Often it’s not the fear of actually presenting that is the cause of worry, but the fear of underperformance. That people will laugh. That I’d make a fool of myself, and be relegated to YouTube’s Greatest Fools’ Hall of Fame top list. The reality is that no one cares, because everyone is too busy worrying about themselves.

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Public Work

Met an old bloke today. Probably in his fifties.

He was happy – smiling and whistling to himself. Not that I met him in happy circumstances.

He was in his small claustrophobic office doing his work. We know his office well. It is also called the public restroom. No he wasn’t spending time there because of a bad stomach. It was just his daily job. 8 hours of business to be done once others were done with theirs.

He said he traveled 2 hours one way from house, in an overcrowded train, every single day. 4 hours spent in traveling, in sweat and crowd, all to get a pittance, after being locked 7 days a week 8 hours a day in a tiny smelly room!

How could he possibly be happy and smiling and whistling? The only possible answer to this question is that happiness is in the mind.

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The 5-4-3-2-1 technique you cannot miss!

We all get stressed sometimes. It’s natural. And then we read up on how to reduce this stress. And nice books will tell you that you should not worry about the future. That you should only live in the present.

This is absolutely perfect advice of course. But how to follow this?

Here’s a method I came across. It’s called the 5-4-3-2-1 technique. And it is really simple. If followed properly, it can quickly yank us right back into the present. How to do this?

5. Acknowledge 5 things you can see around you.

4. Acknowledge 4 things that you can touch around you.

3. Acknowledge 3 things that you can hear around you.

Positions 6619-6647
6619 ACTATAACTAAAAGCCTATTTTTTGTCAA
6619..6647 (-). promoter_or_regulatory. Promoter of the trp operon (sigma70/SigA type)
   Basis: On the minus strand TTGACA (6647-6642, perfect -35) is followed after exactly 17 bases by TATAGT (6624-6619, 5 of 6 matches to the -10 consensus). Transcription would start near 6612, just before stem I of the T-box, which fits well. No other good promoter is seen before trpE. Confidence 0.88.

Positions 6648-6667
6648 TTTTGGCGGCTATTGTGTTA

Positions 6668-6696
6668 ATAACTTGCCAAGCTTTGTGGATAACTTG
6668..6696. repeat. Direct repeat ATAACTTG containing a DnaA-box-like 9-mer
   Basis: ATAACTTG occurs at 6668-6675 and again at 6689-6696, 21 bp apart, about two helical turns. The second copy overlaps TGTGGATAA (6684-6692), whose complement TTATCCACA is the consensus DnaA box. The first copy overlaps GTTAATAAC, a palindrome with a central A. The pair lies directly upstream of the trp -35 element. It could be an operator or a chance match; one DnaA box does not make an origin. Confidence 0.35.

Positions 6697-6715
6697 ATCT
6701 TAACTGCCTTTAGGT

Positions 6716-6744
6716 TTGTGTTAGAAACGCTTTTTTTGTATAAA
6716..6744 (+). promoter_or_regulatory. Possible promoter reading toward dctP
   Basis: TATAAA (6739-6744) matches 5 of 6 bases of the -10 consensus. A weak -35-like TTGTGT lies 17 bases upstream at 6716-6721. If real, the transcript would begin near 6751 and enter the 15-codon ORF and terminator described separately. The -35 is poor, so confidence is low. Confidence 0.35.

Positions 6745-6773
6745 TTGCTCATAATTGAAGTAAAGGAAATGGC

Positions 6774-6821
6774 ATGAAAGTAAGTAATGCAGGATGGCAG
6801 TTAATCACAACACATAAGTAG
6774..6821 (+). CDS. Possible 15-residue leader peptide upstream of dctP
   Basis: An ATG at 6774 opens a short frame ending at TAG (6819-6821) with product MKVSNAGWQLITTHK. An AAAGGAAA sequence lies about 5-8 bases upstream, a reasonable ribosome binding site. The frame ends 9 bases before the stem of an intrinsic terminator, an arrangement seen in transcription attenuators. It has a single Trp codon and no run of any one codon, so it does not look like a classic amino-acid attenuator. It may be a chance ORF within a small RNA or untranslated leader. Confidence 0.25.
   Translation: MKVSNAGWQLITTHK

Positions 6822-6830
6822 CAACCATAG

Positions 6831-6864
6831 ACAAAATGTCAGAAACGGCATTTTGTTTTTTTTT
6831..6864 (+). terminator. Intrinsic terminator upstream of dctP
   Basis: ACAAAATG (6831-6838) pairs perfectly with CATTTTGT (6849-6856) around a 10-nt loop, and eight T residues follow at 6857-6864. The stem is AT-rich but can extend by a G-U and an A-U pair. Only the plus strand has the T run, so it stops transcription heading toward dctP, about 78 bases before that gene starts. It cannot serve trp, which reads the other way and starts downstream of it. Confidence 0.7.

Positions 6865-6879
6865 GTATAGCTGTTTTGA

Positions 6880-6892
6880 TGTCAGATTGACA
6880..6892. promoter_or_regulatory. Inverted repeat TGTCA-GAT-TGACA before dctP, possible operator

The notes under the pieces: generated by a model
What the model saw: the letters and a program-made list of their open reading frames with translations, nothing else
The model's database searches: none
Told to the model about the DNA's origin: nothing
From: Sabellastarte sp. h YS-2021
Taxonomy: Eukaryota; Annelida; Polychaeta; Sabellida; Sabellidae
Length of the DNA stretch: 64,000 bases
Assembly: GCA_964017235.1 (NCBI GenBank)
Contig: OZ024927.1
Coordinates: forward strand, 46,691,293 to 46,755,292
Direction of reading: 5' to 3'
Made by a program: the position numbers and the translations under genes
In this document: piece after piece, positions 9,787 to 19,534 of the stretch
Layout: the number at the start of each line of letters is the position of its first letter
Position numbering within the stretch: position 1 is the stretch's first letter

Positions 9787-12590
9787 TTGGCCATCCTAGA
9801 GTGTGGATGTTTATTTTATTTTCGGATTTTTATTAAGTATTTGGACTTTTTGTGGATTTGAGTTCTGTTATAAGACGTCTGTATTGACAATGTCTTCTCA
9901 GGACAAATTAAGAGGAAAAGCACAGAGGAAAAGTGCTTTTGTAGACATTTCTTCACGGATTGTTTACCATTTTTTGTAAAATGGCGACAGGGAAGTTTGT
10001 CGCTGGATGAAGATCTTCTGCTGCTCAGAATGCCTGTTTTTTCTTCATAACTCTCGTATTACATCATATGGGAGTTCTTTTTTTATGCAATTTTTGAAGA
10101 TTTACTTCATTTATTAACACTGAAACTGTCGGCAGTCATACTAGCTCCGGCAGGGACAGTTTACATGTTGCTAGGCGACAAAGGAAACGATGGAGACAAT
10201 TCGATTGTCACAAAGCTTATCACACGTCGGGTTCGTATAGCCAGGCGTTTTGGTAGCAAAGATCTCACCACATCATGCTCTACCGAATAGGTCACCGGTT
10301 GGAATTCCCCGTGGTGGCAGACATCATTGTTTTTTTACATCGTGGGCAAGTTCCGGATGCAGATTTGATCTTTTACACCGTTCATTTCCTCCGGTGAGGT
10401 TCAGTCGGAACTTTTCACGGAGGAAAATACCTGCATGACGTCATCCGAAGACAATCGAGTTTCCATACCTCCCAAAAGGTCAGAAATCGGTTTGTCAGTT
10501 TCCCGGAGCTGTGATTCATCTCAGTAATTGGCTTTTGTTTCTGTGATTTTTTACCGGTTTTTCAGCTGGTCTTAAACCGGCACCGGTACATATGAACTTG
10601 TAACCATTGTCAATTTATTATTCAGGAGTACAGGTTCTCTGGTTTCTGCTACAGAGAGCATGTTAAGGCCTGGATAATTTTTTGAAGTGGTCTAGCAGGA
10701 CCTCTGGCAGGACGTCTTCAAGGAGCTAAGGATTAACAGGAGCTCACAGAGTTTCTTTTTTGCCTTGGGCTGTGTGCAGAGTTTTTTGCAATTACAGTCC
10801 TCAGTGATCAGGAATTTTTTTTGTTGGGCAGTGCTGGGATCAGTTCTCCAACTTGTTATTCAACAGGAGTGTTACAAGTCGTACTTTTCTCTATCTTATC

2. Acknowledge 2 things that you can smell around you.

1. Acknowledge 1 thing that you can taste around you.

That’s all there is to the 5-4-3-2-1 technique, but it works, and your mind should be less stressed already!

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Toil-let

It’s interesting how quickly we humans adapt.

Some months ago, we had the opportunity to stay a short while in a 3 BHK, one with 3 toilets. Of course that is very comfortable for typical Indian standards. Felt good.

Then we traveled, and spent a while in a place with a toilet that was separate and outside the room. A couple of days, and we got comfortably used to that as well.

And then we spent some time in a place with just one loo, but attached to the room. A damn cool upgrade as it were. And very comfortable.

And then back to base with 2 loos.

What did I learn as a nomadic loorist (loo+tourist, but you got that already)? That the body adjusts really fast to any change – almost momentarily. But the mind? Oh that’s a toughie!

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Peace of mind

We are constantly worrying about the future, aren’t we?

How will I perform in a new job? How will I perform in a new family setup? How will my kids do? Will my family be able to cope? Will I be able to deliver my presentation well? Will I be able to get a promotion? Will I clear my impending exams and certifications? Will I be accepted by my peers and colleagues? Will I be able to provide for my family?

And on and on and on these questions go, with hardly any clarity.

And to make matters worse, with each passing day, more and more questions only keep getting added on to the pile.

Then how to get rid of these?

You can’t. That’s the simple answer.

The solution? To keep the mind occupied elsewhere. That’s the only way. I observe this in my Guru. Nearing 80 years of age, he spends not even one waking minute in isolation, thinking and wondering about the future, but is instead always engaged in karma yoga, action here and now. We just need to imitate.

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PeaZzzz

Saw the craziest thing today.

Was stuck in a traffic jam for what seemed like ages.

Everyone there was frustrated, irritated, angry, and likely hungry too.

The tension in the air was translating into louder and louder horns.

Much like a glass filled with stones still has space for sand, the road too with large trucks and buses was choc a block full with bikes, cycles and pedestrians.

There was literally nowhere to go. It was completely maddening, with nary a second of silence.